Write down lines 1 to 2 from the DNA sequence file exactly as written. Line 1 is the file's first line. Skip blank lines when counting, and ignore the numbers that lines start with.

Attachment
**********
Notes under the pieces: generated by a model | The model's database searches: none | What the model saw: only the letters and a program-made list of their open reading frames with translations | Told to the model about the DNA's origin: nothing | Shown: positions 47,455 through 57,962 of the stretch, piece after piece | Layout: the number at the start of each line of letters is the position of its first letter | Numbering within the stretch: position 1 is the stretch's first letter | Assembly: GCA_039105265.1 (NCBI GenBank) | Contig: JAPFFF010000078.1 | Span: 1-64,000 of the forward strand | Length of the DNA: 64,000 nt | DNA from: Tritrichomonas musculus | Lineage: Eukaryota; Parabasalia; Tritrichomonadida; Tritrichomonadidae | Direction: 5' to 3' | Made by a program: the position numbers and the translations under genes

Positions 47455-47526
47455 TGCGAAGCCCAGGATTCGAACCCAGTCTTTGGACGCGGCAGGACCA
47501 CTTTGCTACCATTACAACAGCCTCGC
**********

Notes under the pieces: generated by a model | The model's database searches: none | What the model saw: only the letters and a program-made list of their open reading frames with translations | Told to the model about the DNA's origin: nothing | Shown: positions 47,455 through 57,962 of the stretch, piece after piece | Layout: the number at the start of each line of letters is the position of its first letter | Numbering within the stretch: position 1 is the stretch's first letter | Assembly: GCA_039105265.1 (NCBI GenBank) | Contig: JAPFFF010000078.1 | Span: 1-64,000 of the forward strand | Length of the DNA: 64,000 nt | DNA from: Tritrichomonas musculus | Lineage: Eukaryota; Parabasalia; Tritrichomonadida; Tritrichomonadidae | Direction: 5' to 3' | Made by a program: the position numbers and the translations under genes

Positions 47455-47526